It’s kind of like someone berating you and you responding back to them by asking if they have anything else they want to say.
You’re not retreating, you’re not just holding your ground, you’re not accommodating them in any way. Rather, you’re putting them in a spot where they have to do more than just yell at one of the players on the field. They actually have to address them as an individual and articulate what it is they want to say. And if all they have is a self-absorbed collection of nonsensical superlatives, while they want to be seen as domineering and intentional, no one sees them now as anything other than loud and obnoxious.
You’re not being obedient by allowing evil to go unchecked, let alone encouraging it. When you turn the other cheek, Jesus isn’t asking you to hand the keys to your home over to a vandal determined to destroy everything in your house. Instead, He’s giving you an effective strategy that places your adversary in a situation where they cannot avoid the equivalent to a checkmate because of the way it not only stops him, but it also reveals him for what he truly is.
Let’s talk now about Jesus’ conduct leading up to being crucified. Many want to suggest that Christ’s resolve to be compliant represents a template for the way in which you are to defend yourself against any kind of assault, be it an attack on your character or your person.
But there’s a dynamic in place that often gets overlooked which shows how Jesus’ words and behavior isn’t so much a pattern that we are to follow as much as it’s a choice He needed to make in order for the sins of the world to be atoned for.
You see it in Luke, chapter 22:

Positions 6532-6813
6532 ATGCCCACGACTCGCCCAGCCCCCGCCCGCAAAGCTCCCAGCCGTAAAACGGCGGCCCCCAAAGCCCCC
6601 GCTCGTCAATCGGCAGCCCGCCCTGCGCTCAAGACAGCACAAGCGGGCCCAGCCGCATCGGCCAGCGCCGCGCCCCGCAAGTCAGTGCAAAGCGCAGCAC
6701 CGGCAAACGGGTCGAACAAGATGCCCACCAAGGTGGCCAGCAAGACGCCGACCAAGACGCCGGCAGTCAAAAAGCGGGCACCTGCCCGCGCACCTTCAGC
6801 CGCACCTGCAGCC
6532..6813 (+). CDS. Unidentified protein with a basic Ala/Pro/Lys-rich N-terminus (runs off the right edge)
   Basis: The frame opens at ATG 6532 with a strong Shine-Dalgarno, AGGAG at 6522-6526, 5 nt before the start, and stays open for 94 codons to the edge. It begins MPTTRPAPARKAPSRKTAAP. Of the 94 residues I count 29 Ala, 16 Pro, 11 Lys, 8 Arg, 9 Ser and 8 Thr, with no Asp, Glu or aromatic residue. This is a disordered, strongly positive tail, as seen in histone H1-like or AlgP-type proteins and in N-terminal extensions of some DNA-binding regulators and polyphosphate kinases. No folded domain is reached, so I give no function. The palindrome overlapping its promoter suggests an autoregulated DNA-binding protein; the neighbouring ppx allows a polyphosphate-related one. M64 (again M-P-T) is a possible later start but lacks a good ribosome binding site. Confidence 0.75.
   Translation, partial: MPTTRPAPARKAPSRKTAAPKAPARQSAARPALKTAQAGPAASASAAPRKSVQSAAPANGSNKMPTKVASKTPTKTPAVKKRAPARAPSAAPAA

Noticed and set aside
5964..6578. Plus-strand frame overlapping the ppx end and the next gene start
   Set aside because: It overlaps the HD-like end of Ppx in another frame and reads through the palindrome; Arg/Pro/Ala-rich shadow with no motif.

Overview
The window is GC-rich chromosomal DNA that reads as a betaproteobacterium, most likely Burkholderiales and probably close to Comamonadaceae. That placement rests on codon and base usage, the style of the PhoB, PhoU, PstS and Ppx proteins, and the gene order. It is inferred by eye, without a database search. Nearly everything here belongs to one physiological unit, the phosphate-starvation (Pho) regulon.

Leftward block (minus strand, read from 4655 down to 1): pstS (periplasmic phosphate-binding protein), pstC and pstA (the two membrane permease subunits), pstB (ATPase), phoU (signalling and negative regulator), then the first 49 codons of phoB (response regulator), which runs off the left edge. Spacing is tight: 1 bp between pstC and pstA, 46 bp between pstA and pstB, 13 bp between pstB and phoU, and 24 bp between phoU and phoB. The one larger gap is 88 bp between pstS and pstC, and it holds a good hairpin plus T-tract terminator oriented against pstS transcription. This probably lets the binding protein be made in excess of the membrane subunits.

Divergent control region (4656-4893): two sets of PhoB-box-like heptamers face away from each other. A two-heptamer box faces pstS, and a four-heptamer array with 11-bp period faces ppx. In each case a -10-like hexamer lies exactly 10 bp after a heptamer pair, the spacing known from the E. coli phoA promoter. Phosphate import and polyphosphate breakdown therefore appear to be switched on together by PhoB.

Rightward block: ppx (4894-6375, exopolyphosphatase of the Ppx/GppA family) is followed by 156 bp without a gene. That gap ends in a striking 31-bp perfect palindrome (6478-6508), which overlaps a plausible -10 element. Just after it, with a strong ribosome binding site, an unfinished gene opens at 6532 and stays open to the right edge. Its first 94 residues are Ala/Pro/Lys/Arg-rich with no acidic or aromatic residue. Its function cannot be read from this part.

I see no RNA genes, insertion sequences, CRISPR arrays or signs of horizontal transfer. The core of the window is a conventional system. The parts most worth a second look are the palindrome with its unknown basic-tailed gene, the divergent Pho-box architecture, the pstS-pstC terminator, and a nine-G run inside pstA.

53 Every day I was with you in the temple courts, and you did not lay a hand on me. But this is your hour—when darkness reigns.” (Lk 22:53)
It’s the last part of the verse where He says, “…this is your hour – when darkness reigns.” Christ is referencing the fact that evil is being allowed into the building. The doors that should’ve been lockec have been intentionally left open.
We’re told to resist evil in the book of James (Jas 4:7). The plot to kill Paul was thwarted in part by a detachment of 470 Roman soldiers (Acts 23). You’ve got the Conquest of the Promised Land (Josh 12) , the multiple military victories David won as Israel’s general (1 Sam 18:13-14), the rebuilding of the wall around Jerusalem involved both tools as well as spears, shields, bows and armor (Neh 4:16)– Scripture abounds with Divinely empowered heroics and displays of force that conclusively demonstrate the fact that evil is to be defeated and sometimes in ways that go beyond a gentle rebuke.
Here’s Jesus saying that darkness is being allowed to reign. He underscores this in the book of Matthew when He references how, if He wanted to, He could utterly decimate those that would accuse and arrest Him without even having to soil His Hands by deploying the angels God was ready to place at His disposal (Matt 26:52-54).
The hounds of hell are not overpowering the Son of Man. He’s permitting them to have their way.
The point, here, is that Jesus would not have been wrong to resist. Sin is never to be tolerated, let alone coronated as the Standard by which everything is measured (1 Cor 5:13; Eph 5:3; 1 Pet 5:8).
Christ’s silence before His accusers and cooperation with the Pharisees is not a schematic for how we are to contend with those who have wicked intentions. In order for the Scriptures to be fulfilled – in order for the power of sin and death to be defeated – Jesus had to go to the cross and die (Rom 8:1-2).